With one in four recent Canadian STEM graduates leaving the country, citing better job opportunities abroad*, talent migration affects us all. A shortage of talent in the fields of science, technology, engineering, and math constrains Canada’s potential for economic diversity, development, and innovation.
The Royal Bank of Canada (RBC) may have found a solution to Canadian brain drain. Its research and development unit, Borealis AI, supports innovation through scientific study and exploration in machine learning and artificial intelligence.
Mitacs internships facilitate connections between university students and non-academic partners across Canada. Partner organizations get the immense benefit of high-quality, rigorous research support and access to ground-breaking knowledge from academia—which may be inaccessible otherwise. Highly-skilled students get to apply their research expertise beyond their academic settings, while also building important skills and connections that serve them after graduation.
Research is essential in the natural products space, where consumers need evidence that products are effective and safe.
But for a small company, doing research isn’t simple. Projects and lab equipment are costly. It’s difficult to find and attract specialized talent. Making connections and fostering relationships between industry and academia is invaluable for a small company like Bend, which wants to maintain leading-edge work.
Kobo’s Big Data Director Darius Braziunas says he knew early on that to stay competitive in the e-book world Kobo would need to collaborate with university researchers to take their products to the next level.
While most smartphones are adept at capturing close-range speech, noisy environments like rock concerts pose a different challenge. Screaming crowds drown out the music, leading to poor playback quality on the phone.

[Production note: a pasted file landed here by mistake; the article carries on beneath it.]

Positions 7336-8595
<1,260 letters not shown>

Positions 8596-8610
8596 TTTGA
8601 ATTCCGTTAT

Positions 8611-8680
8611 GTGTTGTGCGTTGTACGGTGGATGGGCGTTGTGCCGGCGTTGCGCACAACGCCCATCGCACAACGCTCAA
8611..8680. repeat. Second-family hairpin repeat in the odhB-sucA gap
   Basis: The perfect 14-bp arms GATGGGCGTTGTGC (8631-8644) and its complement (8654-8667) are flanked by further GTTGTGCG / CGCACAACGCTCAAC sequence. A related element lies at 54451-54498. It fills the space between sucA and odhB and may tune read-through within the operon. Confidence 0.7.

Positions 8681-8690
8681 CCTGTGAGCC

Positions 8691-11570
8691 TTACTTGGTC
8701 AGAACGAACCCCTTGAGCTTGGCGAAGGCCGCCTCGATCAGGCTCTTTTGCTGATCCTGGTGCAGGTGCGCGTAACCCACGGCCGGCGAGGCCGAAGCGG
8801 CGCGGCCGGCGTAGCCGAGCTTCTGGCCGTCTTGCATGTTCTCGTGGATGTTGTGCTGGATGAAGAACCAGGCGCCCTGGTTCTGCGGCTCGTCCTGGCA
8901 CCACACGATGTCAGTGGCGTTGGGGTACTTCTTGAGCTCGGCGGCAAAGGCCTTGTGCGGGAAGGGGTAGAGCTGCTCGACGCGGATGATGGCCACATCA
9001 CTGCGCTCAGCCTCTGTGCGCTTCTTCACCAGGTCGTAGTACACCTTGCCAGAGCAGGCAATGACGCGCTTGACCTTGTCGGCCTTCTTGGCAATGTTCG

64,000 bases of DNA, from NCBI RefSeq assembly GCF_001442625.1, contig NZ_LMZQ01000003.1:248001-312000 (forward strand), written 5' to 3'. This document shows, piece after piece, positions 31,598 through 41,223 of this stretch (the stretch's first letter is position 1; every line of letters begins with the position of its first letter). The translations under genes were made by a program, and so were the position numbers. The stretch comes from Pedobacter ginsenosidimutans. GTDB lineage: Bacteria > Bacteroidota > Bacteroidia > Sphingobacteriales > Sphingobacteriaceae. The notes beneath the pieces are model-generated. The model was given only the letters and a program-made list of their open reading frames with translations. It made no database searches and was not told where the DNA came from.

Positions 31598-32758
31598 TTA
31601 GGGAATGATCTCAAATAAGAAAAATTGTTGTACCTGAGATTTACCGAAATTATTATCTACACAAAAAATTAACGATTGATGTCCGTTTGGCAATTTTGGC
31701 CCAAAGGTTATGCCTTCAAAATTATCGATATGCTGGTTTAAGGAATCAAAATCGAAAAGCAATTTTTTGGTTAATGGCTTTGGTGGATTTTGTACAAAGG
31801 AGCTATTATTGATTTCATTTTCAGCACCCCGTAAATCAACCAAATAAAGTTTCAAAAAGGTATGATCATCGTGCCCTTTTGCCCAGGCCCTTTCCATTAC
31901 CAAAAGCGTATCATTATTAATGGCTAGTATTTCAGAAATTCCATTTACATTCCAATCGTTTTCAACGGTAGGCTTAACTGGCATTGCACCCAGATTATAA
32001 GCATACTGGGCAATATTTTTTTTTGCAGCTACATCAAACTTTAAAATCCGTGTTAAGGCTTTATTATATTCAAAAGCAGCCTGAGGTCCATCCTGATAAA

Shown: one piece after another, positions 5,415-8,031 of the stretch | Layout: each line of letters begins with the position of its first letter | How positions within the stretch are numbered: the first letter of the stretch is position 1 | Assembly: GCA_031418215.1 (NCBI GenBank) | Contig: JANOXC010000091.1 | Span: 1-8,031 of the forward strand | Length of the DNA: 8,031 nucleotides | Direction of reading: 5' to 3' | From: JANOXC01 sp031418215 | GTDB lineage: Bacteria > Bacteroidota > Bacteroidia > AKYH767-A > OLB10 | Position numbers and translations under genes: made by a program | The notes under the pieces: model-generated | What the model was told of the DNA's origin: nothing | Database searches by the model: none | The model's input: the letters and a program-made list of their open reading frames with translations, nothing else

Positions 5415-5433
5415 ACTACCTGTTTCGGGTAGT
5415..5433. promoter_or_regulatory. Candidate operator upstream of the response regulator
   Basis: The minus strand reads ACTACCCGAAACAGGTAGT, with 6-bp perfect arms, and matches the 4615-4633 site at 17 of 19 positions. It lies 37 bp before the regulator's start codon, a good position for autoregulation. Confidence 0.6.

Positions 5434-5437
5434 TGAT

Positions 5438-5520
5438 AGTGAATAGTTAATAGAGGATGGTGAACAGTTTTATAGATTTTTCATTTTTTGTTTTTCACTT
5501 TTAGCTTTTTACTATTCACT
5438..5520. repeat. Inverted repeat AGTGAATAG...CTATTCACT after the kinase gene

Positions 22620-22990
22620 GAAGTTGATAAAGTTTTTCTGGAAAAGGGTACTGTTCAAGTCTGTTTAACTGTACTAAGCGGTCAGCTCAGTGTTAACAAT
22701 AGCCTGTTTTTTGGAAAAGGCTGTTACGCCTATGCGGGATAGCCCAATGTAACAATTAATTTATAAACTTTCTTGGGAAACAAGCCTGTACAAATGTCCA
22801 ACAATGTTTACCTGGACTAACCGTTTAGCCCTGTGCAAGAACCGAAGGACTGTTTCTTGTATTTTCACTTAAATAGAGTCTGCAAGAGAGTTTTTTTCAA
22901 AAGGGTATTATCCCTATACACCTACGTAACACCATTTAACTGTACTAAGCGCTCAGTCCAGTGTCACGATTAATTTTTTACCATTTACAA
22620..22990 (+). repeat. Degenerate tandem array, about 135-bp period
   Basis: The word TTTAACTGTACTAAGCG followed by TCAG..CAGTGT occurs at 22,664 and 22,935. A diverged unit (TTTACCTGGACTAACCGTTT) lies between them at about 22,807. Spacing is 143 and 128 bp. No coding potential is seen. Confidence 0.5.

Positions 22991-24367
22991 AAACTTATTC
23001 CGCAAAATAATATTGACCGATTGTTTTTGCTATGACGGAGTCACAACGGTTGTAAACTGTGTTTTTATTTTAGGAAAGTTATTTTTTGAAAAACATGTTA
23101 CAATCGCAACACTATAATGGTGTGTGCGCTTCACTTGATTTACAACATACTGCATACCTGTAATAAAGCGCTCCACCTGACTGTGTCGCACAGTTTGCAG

LG turned to ESS to develop audio-amplifying microchips that can distinguish between the melody and “malarkey” in a concert venue.
The MScAC degree is a unique two-year program that pairs graduate students with information technology companies for internships, following eight months of advanced courses in computer science. Caroline jumped at the opportunity to apply her skills in a business environment through a Mitacs Accelerate internship, a research grant awarded for students in the program.
Eigen’s CEO, Scott Everett, contacted his former professor, Dr. Rickey Dubay, in the Department of Mechanical Engineering at the University of New Brunswick, to see if he could help. Through a Mitacs Accelerate internship, Professor Dubay, in turn, connected Scott with postdoctoral fellow Soheil Parsa who had the expertise to address the challenge.
Despite this, many patients who have problems with the quality of their sleep do not seek medical diagnosis, and when they do, diagnosis and initiating treatment can be an arduous process that is disruptive, uncomfortable, and inconvenient.
“I was deciding between two graduate programs: one included an internship, the other didn't. But my future supervisor informed me that it was still possible through Mitacs Accelerate. That sealed the deal for me: with Mitacs in the picture, I would be able to do exactly what I wanted—stay in Toronto, do research in computational aerodynamics at the University of Toronto's Institute for Aerospace Studies under the supervision of Dr. David W. Zingg, and finish my program with an internship.”